Knife, Hudson's Bay Co. Voyageurs Item Number: E1100-0 from the National Museum of Natural History

Notes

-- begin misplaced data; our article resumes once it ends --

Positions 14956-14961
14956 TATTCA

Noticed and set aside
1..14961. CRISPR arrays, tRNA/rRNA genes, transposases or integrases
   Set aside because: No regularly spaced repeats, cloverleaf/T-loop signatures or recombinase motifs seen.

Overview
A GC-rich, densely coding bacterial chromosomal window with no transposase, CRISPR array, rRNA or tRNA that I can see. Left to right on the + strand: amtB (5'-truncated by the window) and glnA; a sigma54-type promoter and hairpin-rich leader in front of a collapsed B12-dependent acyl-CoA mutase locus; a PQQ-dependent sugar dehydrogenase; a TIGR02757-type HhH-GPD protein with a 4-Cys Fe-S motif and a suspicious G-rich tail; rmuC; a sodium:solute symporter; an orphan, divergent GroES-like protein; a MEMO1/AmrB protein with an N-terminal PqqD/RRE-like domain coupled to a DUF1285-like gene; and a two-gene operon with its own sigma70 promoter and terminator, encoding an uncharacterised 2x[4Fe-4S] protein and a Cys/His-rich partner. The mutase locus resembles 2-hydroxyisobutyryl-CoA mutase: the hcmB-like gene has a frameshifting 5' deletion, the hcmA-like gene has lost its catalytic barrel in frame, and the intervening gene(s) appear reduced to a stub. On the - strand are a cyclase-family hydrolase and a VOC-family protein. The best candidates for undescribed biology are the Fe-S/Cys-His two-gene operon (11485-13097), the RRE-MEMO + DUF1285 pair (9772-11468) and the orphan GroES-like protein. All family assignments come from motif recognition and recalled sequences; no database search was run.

FROM CARD: "ILLUS. IN USNM REPT, 1897; FIG. 8; P. 736."Source of the information below: Inuvialuit Pitqusiit Inuuniarutait: Inuvialuit Living History, The MacFarlane Collection website, by the Inuvialuit Cultural Resource Centre (ICRC), Inuvik, N.W.T., Canada (website credits here http://www.inuvialuitlivinghistory.ca/posts/12 ), entry on this artifact http://www.inuvialuitlivinghistory.ca/items/6 , retrieved 12-10-2019: Crooked knife. This item was identified by Roderick MacFarlane as a Hudson's Bay Company voyaguer's knife. The long, curved iron blade and the shape of the wooden handle is typical of crooked knives made and used by French Canadian and M├ętis voyaguers hired by the HBC to transport supplies to trading posts and to bring fur from the trading posts to warehouses in the south. It is not known if MacFarlane acquired this item from a voyageur, or from an Inuvialuk who obtained it from one of the voyageurs who worked for the HBC. More information here: http://www.inuvialuitlivinghistory.ca/item_types/18: Crooked knives were used for shaping wood, bone and antler. The Inuvialuit style of crooked knife has a small blade attached near the end of a curved handle. The knife is held with the fingers of one hand on the underside of the handle, and the thumb positioned on top of the blade in an indentation in the handle. The craftsman rests the underside of the blade against the object being worked, and draws the knife towards the body while using the thumb on the hand holding the tool to check the depth of the cut.